A new study by the nonpartisan, nonprofit Tax Foundation examines the effects of allowing the George W. Bush tax cuts to expire.
The tax cuts were enacted in 2001 and 2003 for a temporary ten year period. On January 1, 2011, the tax cuts are set to expire. Congress is now working on whether to extend them or let them expire.
The Tax Foundation study shows the savings of the average middle class family in each congressional district if the tax cuts are extended.
According to the study, the average middle class family in Virginia’s 8th District, with the median 8th District income of $111,455, would pay $2,895 extra in taxes if the tax cuts expire.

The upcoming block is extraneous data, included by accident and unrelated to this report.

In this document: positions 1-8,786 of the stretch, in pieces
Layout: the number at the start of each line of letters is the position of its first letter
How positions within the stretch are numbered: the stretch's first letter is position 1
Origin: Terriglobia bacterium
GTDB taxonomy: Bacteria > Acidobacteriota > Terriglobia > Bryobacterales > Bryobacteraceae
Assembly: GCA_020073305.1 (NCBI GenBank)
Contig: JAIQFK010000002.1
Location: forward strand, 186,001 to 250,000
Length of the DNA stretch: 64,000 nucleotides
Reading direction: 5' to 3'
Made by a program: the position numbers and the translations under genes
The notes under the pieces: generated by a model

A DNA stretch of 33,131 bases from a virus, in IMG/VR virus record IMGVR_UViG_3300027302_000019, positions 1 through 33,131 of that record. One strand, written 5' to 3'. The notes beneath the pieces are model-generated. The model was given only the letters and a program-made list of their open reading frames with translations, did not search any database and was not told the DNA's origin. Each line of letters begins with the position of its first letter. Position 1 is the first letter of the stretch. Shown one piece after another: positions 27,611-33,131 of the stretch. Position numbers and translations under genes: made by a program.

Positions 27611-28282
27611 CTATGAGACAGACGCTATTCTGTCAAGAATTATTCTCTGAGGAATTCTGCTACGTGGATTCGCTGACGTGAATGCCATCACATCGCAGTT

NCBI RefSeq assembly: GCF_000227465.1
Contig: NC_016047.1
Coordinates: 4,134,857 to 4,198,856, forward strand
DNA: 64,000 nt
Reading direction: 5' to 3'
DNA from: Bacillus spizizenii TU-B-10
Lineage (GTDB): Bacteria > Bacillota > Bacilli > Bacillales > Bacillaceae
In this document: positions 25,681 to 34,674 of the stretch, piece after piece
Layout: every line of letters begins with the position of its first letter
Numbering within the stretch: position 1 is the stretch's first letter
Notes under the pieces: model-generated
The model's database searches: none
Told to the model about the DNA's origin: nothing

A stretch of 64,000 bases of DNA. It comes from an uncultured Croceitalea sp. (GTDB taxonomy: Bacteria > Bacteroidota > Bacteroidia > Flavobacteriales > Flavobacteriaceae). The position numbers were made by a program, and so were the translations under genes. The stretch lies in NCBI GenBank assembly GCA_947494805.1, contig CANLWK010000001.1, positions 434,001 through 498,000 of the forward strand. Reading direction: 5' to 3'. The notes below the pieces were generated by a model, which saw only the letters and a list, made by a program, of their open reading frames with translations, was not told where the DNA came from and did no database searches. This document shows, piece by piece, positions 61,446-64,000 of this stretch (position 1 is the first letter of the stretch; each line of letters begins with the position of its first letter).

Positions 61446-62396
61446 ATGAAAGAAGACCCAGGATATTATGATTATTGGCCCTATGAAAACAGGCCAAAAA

Jim Moran opposes extending the tax cuts.
In a 2008 essay, Moran wrote, “The road back from the fiscal brink includes sacrifice from the American people…This should include allowing the Bush tax cuts, particularly to the wealthiest, to expire.”
Mr. Moran, this isn’t about wealthy Americans. This is about average middle class families who have been hit hard by this recession. And you want to play partisan games and hike their taxes nearly $3,000?
$2,895 may not seem like much to Moran, who throws around hundreds of thousands of his dollars like there’s no tomorrow, but imagine the effect of a $2,895 tax hike on a working family that is barely getting by.
A vote for Jim Moran is a vote for $2,895 in extra taxes. It’s that simple.